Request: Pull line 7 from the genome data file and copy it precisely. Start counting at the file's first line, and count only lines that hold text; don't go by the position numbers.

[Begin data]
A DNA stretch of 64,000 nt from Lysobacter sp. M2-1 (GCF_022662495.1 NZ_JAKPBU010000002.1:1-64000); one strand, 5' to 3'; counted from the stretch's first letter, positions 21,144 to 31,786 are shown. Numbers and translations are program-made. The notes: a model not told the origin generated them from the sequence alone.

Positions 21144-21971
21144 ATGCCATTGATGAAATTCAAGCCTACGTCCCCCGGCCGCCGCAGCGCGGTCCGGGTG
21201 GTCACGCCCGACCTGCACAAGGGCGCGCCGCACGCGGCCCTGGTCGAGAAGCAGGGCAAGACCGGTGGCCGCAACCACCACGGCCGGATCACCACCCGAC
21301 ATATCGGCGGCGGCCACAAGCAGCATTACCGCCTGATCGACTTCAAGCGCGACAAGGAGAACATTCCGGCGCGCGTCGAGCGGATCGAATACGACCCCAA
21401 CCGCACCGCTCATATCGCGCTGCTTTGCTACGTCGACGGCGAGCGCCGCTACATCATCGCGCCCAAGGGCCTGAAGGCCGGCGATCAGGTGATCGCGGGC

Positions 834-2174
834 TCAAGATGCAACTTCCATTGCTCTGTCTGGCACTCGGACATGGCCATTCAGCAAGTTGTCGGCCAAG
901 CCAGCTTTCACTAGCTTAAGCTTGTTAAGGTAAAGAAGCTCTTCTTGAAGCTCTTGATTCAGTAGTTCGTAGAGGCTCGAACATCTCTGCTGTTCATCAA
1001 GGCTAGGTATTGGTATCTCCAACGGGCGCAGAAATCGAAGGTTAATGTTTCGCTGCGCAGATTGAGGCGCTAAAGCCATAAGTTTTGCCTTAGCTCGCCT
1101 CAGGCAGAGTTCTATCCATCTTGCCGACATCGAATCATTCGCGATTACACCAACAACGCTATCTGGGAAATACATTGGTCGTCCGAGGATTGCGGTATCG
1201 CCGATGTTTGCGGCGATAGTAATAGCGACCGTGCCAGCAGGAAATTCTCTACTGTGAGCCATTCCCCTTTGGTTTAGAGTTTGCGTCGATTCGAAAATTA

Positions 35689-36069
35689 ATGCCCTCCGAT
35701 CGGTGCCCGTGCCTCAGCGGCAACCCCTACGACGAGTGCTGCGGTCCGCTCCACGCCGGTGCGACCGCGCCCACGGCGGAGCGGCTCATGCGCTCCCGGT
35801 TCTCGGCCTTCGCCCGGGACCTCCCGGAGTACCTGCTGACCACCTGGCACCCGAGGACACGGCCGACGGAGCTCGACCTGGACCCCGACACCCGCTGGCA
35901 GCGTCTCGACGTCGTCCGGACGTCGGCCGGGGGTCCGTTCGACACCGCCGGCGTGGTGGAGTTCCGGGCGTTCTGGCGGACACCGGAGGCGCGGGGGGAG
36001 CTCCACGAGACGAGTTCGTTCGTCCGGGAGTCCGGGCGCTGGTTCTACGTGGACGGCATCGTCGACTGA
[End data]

Positions 834-2174